CHARLESTON, W.Va. -- Victims of meth-related crimes may still be able to receive compensation, even though a bill moving through the Legislature attempted to remove those crimes as a basis for receiving funds.
Senate Bill 204 deals with the Crime Victims Compensation Fund, which awards money to victims of certain crimes, including property owners who suffer damage to their properties because of meth labs.
It includes several provisions, such as increasing the amount of victim relocation costs, redefining terms and changing some timelines.
The bill also would have no longer allowed meth-related crime victims to seek compensation through the fund, but an amendment offered by Sen. Clark Barnes, R-Randolph, during a Senate Finance Committee meeting changed that.
Barnes said the passage of Senate Bill 6, which would require a prescription for pseudoephedrine, a common meth-making ingredient, would help to address the problem.
Experts have told the Legislature cutting down on the availability of ingredients will lead to a significant decrease in West Virginia meth labs.
"Under the circumstances, we're making a major, major transition with the passage of Senate Bill 6," he said.
"Certainly to me it seems almost hypocritical to say that, from the arguments we've heard in passing Senate Bill 6 and how it will be a tremendous asset in eliminating these labs, to say this is exponentially growing when I would assume most of the committee members here believe it will go down and go down substantially.
"At this particular point, I would say let's live with it another year and see what happens. There may not be a need for this at all."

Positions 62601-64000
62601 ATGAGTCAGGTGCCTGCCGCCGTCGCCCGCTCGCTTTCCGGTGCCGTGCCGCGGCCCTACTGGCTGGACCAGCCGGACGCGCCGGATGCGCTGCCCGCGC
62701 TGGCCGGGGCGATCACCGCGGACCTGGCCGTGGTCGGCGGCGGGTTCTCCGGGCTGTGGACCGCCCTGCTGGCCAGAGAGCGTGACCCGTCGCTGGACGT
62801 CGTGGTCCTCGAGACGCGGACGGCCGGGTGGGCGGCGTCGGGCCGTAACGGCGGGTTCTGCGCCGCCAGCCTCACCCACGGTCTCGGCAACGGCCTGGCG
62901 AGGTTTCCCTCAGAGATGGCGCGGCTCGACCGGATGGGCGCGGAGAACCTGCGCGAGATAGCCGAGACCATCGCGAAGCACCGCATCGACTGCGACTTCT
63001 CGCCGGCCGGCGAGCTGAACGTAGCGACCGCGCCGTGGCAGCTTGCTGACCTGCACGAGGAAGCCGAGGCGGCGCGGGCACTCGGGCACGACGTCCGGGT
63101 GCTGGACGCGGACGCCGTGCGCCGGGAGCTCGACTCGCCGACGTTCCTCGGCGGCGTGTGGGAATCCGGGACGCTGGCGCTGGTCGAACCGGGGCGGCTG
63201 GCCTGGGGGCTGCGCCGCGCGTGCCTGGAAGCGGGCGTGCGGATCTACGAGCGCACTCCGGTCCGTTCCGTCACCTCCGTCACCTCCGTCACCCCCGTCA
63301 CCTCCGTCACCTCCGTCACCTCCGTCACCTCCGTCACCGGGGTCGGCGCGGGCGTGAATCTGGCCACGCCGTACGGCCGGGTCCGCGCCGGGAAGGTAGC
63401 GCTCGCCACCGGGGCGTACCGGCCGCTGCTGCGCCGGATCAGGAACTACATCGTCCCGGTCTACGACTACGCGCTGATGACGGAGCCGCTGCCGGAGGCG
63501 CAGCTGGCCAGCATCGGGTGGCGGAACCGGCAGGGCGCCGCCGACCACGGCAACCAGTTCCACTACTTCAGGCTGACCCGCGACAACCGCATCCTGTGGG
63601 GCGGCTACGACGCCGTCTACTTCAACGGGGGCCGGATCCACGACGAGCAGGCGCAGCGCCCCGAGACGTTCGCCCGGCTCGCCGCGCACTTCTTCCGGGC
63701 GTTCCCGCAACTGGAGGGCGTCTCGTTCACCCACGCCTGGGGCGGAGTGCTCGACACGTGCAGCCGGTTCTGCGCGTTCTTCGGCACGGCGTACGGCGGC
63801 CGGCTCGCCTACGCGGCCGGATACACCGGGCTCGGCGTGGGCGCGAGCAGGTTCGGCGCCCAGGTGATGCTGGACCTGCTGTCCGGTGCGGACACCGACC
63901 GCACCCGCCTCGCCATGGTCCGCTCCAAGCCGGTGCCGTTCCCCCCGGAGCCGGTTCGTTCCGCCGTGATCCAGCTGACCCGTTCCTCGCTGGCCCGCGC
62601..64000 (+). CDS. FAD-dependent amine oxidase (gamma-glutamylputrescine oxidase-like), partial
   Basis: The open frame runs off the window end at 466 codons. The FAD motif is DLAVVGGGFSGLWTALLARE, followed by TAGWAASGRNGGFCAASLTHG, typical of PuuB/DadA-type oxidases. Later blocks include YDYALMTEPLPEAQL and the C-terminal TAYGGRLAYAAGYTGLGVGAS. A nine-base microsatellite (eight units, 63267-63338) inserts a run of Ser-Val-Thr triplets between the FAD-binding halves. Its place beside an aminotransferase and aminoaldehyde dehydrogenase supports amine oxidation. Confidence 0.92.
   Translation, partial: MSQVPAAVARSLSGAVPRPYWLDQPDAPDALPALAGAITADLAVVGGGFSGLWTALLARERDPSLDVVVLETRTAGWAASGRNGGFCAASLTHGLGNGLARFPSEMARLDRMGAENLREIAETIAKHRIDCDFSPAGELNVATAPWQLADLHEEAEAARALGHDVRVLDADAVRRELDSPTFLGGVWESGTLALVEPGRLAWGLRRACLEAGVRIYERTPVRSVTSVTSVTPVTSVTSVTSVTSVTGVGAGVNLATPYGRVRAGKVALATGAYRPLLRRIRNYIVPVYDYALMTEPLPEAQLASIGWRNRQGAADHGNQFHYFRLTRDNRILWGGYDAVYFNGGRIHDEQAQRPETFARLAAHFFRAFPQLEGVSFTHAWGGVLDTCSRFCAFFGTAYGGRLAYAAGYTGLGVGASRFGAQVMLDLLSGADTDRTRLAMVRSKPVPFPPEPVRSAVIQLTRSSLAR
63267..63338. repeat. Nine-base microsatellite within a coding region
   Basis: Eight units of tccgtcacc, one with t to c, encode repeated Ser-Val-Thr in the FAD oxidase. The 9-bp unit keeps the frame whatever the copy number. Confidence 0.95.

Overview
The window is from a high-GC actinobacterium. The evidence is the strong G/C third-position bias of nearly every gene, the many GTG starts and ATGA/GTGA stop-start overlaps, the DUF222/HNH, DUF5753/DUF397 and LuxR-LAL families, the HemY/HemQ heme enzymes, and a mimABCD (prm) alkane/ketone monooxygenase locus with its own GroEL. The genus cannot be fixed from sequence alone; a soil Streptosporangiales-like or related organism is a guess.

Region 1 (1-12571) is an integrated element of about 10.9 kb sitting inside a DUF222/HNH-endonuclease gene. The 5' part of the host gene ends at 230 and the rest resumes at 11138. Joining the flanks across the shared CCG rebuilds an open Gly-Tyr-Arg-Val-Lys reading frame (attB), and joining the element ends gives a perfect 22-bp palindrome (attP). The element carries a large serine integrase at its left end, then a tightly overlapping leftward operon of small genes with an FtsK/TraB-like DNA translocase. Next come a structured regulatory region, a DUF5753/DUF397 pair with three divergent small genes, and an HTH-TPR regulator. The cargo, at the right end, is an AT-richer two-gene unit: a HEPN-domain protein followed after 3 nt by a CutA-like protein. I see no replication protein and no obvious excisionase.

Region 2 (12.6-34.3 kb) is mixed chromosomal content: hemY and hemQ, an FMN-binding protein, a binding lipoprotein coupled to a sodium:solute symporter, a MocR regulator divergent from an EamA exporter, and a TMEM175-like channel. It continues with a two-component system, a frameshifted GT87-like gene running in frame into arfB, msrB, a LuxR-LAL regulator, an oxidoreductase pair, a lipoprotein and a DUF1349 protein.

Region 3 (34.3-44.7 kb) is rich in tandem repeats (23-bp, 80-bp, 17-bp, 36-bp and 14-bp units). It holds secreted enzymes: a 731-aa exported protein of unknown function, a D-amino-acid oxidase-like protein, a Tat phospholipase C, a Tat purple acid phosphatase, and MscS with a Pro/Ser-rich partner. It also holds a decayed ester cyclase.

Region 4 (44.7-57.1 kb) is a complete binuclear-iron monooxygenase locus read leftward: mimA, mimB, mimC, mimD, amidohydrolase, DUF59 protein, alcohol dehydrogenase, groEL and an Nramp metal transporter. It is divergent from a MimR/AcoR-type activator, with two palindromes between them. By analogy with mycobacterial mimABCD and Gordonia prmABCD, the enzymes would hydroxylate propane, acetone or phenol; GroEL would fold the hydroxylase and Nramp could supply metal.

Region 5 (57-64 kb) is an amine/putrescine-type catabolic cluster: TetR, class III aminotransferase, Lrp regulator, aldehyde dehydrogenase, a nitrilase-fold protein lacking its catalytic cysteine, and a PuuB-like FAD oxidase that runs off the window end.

West Virginia is one of the only states to pay meth-related crime victims from the compensation fund, Cheryle Hall, clerk for the state Court of Claims, told committee members.
She also said the fund has taken a hit over the past few years.
"We've had to use our reserve account, which was at $6 million several years ago and is now down to $2 million," she said. "I'm telling this committee the fund is taking a hit it can't afford. Bottom line."
If the provision had been eliminated from the bill, the cost to repair the property would fall to the property owner.
Sen. Brooks McCabe, D-Kanawha, works in real estate. Although he doesn't own residential rental properties, he said he could see how repairing that property could be a burden.
"I would say the owner of a small house or some type of rented residential property used as a meth lab, I do consider them a victim, a significant victim," McCabe said. "Any exposed surface has to be replaced. That means taking down the drywall, taking up the carpet," in addition to potentially replacing the insulation and heating and cooling system.
"It is a significant expense," McCabe said.
Hall indicated the price of repairing property damage could increase in the future. Barnes and others argued the cost would be mitigated by Senate Bill 6, which must still go to the House of Delegates for approval.
"I think Senate Bill 6 will help a lot," said Sen. Ron Stollings, D-Boone. "The intent of the bill is to basically no longer cover meth lab cleanup. This does away with that concept."
Barnes' amendment to eliminate the provision was adopted unanimously. The Senate Finance Committee passed a substitute for the bill, which will now go to the full Senate.